Like so many, especially those of us who live alone, to me life has felt in suspension for the last two years. So it’s fantastic to get back to doing all those things I did in pre-lockdown days, although I know that the pandemic is not quite over and this newfound freedom may be temporary.
Last week I attended the Left Coast Crime Conference, in person, in Albuquerque, New Mexico. There were challenges. The hotel had recently changed hands and the staff seemed surprised to have a conference on their hands, although the contract had been in place (with the old owners) for two years. The hotel bar closed at 9pm, which, if you’ve ever hung out with authors, you’d know is a crisis, and the surrounding areas in Albuquerque seemed to be occupied now mostly by the homeless and drug-addicted. The only food venue in the hotel was understaffed and under-supplied. But the Left Coast Crime organizers had intelligently required all attendees to be fully vaccinated, so we felt reasonably safe and oh, so happy to see and talk to all our fellow mystery authors and mystery lovers. Left Coast Crime is not a writers conference but a fan conference, so many attendees are not writers, but readers and leaders of reading clubs, which makes this conference all the more special. And of course, we are all mystery fans.
After the conference, I went on a little exploration of southern New Mexico. First, to Carlsbad Caverns, which turned out to be much more spectacular than I anticipated. Rather than taking an elevator, I walked down the spiraling path into the caverns (1.25 miles and a descent of around 750 feet) to get to the Big Room, which has a 1.5 mile path that encircles the cathedral-like structure. The experience was magnificent, and I loved the cool, quiet, uncrowded walk down so much that I walked back up the same way.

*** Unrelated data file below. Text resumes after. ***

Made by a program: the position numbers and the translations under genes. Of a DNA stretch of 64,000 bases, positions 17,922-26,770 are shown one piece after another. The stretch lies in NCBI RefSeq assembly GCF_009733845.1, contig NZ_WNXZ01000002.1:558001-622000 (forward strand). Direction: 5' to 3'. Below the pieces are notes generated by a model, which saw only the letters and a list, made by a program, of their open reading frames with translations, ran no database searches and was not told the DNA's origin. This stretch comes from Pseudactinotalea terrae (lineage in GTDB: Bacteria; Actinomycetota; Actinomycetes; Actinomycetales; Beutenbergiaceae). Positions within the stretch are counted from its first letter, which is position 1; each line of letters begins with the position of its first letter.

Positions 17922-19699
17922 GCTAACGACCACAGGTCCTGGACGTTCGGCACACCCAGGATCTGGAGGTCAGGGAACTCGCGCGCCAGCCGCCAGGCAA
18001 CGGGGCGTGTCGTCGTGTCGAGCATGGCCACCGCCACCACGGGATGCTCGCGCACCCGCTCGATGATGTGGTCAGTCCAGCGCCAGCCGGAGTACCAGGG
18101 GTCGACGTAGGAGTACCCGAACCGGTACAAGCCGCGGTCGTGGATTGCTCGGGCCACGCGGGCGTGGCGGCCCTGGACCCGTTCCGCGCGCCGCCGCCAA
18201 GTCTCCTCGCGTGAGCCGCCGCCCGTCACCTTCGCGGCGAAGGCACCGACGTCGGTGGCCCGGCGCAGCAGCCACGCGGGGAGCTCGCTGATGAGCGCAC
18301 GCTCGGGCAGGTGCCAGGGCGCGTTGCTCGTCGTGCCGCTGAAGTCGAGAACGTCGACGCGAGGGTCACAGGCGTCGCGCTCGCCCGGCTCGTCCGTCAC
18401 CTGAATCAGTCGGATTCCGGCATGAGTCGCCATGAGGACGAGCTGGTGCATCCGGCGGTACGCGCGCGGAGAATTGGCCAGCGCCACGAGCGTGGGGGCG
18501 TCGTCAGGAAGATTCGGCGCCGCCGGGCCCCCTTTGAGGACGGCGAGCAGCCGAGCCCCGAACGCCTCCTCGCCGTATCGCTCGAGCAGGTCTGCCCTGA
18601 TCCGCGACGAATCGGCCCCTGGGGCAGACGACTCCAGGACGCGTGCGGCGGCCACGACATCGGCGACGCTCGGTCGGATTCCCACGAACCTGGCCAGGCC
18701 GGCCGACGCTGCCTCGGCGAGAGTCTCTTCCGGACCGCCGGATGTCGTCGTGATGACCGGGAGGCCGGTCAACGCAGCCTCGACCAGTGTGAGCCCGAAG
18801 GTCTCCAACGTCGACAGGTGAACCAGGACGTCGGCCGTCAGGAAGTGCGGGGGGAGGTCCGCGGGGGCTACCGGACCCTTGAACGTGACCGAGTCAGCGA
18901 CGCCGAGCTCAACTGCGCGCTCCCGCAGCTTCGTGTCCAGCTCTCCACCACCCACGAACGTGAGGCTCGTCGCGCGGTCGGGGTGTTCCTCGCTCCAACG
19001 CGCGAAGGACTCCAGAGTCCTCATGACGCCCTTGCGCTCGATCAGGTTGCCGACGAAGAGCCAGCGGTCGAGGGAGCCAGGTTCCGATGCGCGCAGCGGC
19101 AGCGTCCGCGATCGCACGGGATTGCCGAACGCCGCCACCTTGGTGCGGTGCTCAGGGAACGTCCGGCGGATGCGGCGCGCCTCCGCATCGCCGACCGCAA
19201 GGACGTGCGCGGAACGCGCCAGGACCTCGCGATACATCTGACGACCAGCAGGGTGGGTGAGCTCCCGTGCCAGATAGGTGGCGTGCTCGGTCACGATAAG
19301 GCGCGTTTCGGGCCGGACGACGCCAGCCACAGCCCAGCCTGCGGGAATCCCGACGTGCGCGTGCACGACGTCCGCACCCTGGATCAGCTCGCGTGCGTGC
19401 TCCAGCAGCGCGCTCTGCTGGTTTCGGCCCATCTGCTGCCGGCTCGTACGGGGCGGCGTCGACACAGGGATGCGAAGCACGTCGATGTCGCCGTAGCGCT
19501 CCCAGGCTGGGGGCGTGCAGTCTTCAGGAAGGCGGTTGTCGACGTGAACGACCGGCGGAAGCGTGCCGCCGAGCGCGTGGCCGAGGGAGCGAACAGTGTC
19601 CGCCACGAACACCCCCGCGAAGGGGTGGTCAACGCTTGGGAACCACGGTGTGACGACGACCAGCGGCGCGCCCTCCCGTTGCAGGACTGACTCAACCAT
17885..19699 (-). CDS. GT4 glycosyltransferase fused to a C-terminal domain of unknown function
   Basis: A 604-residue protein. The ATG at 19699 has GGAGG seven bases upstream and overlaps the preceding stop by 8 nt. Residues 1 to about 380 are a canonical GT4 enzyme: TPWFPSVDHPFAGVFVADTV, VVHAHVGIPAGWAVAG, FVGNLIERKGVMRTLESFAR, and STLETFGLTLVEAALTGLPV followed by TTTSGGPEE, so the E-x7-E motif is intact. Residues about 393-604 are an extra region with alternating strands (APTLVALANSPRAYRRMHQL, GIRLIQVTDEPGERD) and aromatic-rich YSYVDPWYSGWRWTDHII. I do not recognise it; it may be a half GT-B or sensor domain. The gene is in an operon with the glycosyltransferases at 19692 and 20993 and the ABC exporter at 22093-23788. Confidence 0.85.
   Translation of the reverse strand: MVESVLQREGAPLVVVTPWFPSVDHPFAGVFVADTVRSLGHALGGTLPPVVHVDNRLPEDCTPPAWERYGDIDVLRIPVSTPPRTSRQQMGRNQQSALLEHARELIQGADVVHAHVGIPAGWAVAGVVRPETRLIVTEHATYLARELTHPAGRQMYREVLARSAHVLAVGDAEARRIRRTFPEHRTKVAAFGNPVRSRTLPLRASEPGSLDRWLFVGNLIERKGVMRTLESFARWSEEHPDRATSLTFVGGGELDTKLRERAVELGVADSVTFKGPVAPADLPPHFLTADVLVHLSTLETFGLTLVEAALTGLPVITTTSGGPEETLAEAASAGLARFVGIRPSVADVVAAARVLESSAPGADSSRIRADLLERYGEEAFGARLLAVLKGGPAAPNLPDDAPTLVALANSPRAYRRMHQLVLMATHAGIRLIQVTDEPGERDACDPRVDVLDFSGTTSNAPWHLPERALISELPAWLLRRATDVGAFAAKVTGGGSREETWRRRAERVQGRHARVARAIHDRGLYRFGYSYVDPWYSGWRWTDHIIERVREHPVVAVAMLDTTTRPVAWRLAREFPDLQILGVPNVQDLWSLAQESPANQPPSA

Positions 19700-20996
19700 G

I also went hiking at Dripping Springs Recreation Area near Las Cruces, where I visited ruins of an old ranch, asylum, and mountain lodge wedged back among the rock formations. The park volunteer told me there is an oryx (!) in the park, and I kept a sharp eye out for that African antelope, but he stayed hidden. I felt so sorry for the poor oryx, an exotic import from a previous landowner who favored shooting rare species. What does an African antelope think about being stranded in a foreign country with only free-range cattle for company?
I explored the area as a solo adventurer this trip, happy just to be outdoors and seeing new sights. And it was marvelous to be in the company of all the creative authors and appreciative readers at Left Coast Crime.
Is this real life again? I’m cautious, and I’m fully vaccinated, and oh, I so hope we can all share in many good times to come!